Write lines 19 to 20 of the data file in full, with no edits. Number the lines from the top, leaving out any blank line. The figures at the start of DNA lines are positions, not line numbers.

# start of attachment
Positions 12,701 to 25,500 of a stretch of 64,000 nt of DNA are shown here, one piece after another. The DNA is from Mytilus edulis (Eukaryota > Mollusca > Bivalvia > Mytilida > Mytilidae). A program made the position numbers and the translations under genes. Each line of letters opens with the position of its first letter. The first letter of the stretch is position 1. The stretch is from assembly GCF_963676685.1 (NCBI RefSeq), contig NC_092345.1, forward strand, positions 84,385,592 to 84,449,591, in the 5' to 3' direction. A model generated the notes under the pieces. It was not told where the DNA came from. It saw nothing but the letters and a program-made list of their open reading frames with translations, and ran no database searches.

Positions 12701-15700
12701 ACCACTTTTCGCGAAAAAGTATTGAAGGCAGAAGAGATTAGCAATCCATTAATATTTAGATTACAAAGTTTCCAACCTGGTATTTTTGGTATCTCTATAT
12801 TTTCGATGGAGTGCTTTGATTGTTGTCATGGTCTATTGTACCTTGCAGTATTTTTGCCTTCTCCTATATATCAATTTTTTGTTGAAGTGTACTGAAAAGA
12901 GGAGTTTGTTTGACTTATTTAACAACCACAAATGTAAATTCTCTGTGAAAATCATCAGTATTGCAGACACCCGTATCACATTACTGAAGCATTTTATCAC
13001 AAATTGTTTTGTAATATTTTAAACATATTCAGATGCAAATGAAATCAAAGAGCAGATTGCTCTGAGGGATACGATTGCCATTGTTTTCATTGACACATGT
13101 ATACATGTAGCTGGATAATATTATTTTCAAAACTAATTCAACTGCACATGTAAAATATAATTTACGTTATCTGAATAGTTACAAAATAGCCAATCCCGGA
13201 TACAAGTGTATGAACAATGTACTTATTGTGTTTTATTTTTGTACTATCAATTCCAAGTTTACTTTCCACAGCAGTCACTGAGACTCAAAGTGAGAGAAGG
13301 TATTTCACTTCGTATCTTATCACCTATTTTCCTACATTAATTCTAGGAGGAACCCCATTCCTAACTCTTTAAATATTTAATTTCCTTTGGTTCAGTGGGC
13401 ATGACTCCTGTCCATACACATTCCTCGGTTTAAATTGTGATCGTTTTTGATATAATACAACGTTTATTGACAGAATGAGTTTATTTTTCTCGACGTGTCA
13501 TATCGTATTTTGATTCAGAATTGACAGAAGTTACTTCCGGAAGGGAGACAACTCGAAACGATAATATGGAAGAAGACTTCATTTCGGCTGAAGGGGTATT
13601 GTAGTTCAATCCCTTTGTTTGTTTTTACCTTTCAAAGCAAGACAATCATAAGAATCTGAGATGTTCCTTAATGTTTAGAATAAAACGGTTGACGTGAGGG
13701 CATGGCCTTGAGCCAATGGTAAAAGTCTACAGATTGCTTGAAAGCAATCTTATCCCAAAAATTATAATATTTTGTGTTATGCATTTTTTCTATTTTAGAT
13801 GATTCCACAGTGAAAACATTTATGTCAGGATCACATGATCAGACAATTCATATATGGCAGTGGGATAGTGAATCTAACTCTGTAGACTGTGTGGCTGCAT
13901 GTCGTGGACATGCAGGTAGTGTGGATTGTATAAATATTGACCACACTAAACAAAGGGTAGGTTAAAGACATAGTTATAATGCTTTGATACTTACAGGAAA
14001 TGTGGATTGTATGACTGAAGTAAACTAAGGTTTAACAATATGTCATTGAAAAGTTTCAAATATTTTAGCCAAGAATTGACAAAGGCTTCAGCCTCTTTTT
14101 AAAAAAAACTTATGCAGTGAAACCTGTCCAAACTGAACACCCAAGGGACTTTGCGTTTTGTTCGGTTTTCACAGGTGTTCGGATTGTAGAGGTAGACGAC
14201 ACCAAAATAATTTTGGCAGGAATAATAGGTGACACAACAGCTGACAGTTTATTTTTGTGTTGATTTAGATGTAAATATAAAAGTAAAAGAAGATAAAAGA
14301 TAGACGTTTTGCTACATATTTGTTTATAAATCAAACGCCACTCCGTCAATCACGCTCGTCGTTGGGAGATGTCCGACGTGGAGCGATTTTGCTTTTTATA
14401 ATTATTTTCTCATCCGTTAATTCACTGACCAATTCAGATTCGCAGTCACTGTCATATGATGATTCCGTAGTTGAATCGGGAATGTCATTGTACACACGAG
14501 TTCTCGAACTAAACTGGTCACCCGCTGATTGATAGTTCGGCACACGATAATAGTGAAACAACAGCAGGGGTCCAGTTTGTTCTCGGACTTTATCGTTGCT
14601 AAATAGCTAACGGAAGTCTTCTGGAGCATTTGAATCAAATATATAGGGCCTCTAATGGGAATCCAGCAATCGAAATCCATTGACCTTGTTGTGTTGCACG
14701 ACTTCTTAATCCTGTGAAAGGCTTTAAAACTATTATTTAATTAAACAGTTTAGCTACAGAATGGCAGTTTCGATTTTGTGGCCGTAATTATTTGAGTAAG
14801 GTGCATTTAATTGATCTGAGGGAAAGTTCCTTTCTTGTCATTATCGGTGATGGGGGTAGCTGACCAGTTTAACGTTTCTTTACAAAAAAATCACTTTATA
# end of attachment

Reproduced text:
14301 TAGACGTTTTGCTACATATTTGTTTATAAATCAAACGCCACTCCGTCAATCACGCTCGTCGTTGGGAGATGTCCGACGTGGAGCGATTTTGCTTTTTATA
14401 ATTATTTTCTCATCCGTTAATTCACTGACCAATTCAGATTCGCAGTCACTGTCATATGATGATTCCGTAGTTGAATCGGGAATGTCATTGTACACACGAG